Top 3 Security Risks Facing Infrastructure as Code and their Prevention
Before Infrastructure as Code (IaC) managing IT infrastructure was a daunting task. System administrators, operation teams, and developers had to manually configure and manage all hardware and software required for applications to run.
With IaC, developers can quickly provision servers with specific operating systems, run containers, Kubernetes clusters, and even integrate third-party services using machine-readable templates.
Through IaC, organizations can build scalable and resilient software faster, reducing cost and addressing inconsistencies between the development and production environments. But with all these benefits, as with every software process, security risks exist.
This article discusses the top 3 security risks facing Infrastructure as Code and measures DevOps teams can take to avoid attacks. The top 3 security risks are:
- Misconfigurations in IaC templates
- Infrastructure drift
- Ghost resources
Misconfigurations in IaC Templates
Misconfigurations in an IaC template (such as YAML files, Terraform, or Helm Charts) can easily expose an organization’s environment leaving them vulnerable to attacks.
According to this report by Palo Alto Networks, nearly 200,000 insecure IaC templates are in use in production environments, and most of these vulnerabilities are due to misconfigurations. On top of that, more than 43% of cloud databases are currently unencrypted and only 60% of cloud storage services have logging enabled.
Now one might ask, how do these misconfigurations happen, and why are they at this scale? They are at this scale because as more people write open source boilerplate templates and blog posts, most forget to review to ensure they conform to IaC security best practices.
And those misconfigured modules were downloaded 10 million times, as seen in the image below.
Although services provisioned with those misconfigurations aren’t necessarily exploitable, they still pose a huge risk.
How to Prevent IaC Template Misconfigurations
To prevent IaC template misconfigurations, DevOps teams must scan for these templates during pre-production. Scanning for misconfigurations in IaC pre-production templates means introducing checks and remediation during the development phase and represents a fundamental step for a secure DevOps workflow.
To integrate this step into their DevOps workflow, organizations can use tools like Bridgecrew to track every change in their IaC, scan those changes, and automatically fix misconfigurations before they move to the production environment.
In IaC, the concept of drift represents the difference between the originally defined values in a configuration to what’s running in production. A drift can be introduced by external actors (humans or scripts) or the IaC dependency on external data sources.
Drifts by External Actors
If an on-call SRE (site reliability engineer) logs on to the Cloud environment and manually creates or modifies resources otherwise controlled by Terraform, they introduce a drift. Also, suppose an external script updates a Kubernetes cluster in a way that conflicts with its CloudFormation definition; in that case, that is a drift as well.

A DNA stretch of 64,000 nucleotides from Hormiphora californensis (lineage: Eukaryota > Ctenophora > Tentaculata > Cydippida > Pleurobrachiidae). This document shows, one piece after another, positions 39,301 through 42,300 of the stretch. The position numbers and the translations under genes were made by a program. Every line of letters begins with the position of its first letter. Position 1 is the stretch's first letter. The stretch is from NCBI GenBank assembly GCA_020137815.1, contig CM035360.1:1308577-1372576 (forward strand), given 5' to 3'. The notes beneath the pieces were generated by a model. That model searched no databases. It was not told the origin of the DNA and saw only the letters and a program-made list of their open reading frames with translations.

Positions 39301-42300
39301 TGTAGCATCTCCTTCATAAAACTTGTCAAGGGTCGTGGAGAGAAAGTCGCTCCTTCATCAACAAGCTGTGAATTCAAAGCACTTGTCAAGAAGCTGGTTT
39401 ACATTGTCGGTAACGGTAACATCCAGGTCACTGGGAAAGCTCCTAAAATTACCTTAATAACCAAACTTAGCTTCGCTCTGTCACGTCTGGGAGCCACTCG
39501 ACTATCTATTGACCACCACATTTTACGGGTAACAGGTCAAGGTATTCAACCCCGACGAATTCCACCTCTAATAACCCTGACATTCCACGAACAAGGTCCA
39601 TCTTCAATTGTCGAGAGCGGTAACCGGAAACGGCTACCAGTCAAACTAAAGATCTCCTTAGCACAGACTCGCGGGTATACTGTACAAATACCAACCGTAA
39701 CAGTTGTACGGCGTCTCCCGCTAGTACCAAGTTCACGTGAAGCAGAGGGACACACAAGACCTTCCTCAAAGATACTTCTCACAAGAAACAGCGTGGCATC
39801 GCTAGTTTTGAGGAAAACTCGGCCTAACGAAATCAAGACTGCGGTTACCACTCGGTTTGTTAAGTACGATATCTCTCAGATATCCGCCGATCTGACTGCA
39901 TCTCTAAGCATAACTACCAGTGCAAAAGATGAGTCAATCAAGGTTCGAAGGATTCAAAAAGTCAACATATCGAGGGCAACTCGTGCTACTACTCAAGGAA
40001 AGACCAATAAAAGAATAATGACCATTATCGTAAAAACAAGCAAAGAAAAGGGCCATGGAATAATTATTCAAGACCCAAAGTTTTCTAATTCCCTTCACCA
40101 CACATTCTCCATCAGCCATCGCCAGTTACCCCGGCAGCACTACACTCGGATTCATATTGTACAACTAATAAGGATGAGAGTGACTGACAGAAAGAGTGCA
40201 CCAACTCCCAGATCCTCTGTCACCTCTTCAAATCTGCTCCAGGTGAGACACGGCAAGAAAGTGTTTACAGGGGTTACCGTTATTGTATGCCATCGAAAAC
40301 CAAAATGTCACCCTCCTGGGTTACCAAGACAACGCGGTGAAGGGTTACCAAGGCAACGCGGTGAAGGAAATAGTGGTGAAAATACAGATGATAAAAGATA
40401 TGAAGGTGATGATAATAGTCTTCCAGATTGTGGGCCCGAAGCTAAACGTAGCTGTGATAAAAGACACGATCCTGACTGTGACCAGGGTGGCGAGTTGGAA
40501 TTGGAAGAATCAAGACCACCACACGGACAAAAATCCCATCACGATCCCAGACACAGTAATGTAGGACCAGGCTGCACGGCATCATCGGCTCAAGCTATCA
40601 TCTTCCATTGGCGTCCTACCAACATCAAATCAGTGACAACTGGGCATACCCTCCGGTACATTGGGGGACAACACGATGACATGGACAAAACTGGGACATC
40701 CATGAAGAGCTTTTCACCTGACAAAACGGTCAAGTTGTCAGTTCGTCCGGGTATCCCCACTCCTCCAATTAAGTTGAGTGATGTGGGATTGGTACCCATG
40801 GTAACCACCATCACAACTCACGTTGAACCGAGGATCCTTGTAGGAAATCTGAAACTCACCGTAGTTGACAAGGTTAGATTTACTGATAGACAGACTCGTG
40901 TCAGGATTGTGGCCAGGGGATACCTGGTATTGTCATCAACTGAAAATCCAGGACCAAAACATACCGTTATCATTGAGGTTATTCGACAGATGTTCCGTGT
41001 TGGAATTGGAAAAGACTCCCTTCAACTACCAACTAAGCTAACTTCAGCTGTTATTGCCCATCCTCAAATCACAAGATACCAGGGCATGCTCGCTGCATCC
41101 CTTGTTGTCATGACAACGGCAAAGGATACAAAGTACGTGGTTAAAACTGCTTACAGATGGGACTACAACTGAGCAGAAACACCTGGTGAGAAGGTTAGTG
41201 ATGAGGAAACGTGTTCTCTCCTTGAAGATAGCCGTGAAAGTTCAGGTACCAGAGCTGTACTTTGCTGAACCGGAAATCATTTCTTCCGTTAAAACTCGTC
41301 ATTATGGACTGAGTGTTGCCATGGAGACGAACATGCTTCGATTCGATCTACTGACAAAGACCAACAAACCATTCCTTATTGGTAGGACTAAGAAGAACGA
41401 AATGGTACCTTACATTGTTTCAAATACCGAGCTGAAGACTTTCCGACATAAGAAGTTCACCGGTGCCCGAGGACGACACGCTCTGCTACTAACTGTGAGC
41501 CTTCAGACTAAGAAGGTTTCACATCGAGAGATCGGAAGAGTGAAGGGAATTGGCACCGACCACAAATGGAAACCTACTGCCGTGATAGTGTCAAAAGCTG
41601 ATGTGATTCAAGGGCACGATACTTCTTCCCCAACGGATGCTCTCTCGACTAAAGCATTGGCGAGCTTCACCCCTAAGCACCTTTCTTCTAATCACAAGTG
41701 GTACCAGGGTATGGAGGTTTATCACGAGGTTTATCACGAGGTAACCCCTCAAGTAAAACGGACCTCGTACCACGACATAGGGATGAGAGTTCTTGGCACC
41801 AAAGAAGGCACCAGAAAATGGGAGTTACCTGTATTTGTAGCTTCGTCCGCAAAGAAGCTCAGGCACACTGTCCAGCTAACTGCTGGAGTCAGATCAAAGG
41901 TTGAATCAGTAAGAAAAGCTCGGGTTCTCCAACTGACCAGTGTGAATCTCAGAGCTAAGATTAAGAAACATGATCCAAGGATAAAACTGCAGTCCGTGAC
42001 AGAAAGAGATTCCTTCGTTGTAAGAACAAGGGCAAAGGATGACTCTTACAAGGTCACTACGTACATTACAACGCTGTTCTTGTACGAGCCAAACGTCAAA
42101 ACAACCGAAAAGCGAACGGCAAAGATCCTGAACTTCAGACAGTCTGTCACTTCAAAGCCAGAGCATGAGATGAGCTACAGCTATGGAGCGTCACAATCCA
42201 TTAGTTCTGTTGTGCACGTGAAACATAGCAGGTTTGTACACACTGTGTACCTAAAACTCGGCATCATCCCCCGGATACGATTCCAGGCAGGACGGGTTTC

Drifts by External Data Sources
If there's any change to the external data source it will show up as a drift too. For example, if a load balancer only expects to receive traffic from Amazon CloudFront, the DevOps team may want to restrict ingress to a predefined range of IP addresses. However, that range may be dynamic and their IaC tool queries it every time it runs.
When any of the above drift occurs, if unmanaged, it can lead to:
- Data breaches
- Application downtime
- Possible Deployment failures
How to Mitigate Infrastructure Drift
In the above scenarios, the drift caused by external actors is an unwanted by-product of emergencies or broken processes. The drift caused by external data sources is both desired and inevitable. That said, it is clear that drift occurs and teams can’t entirely prevent it.
But what can teams do? Well, what DevOps teams can do is to detect and reconcile drifts as they happen. See how the following tools can help teams detect and reconcile drifts:
Tagging cloud assets during development is critical to ensure compliance and governance in IaC. Failing to tag assets during IaC operations can result in “ghost” resources. These untagged assets are hard to detect and difficult for developers to observe as the observability of these assets may not be equivalent to the rest of the system.
Ghost assets can go undetected for long periods while consuming resources and creating potential attack vectors for an organization's infrastructure as code. In addition to the implications on security, ghost resources make it very challenging to assess the effect on operations like cost, maintenance, and reliability.
How to Prevent Ghost Resources
The only way to mitigate ghost resources is by careful tagging and monitoring for untagged resources.
This article explained the top 3 security risks facing Infrastructure as Code and measures DevOps teams can take to avoid attacks.
To learn more about other security risks facing IaC, check out the following resources: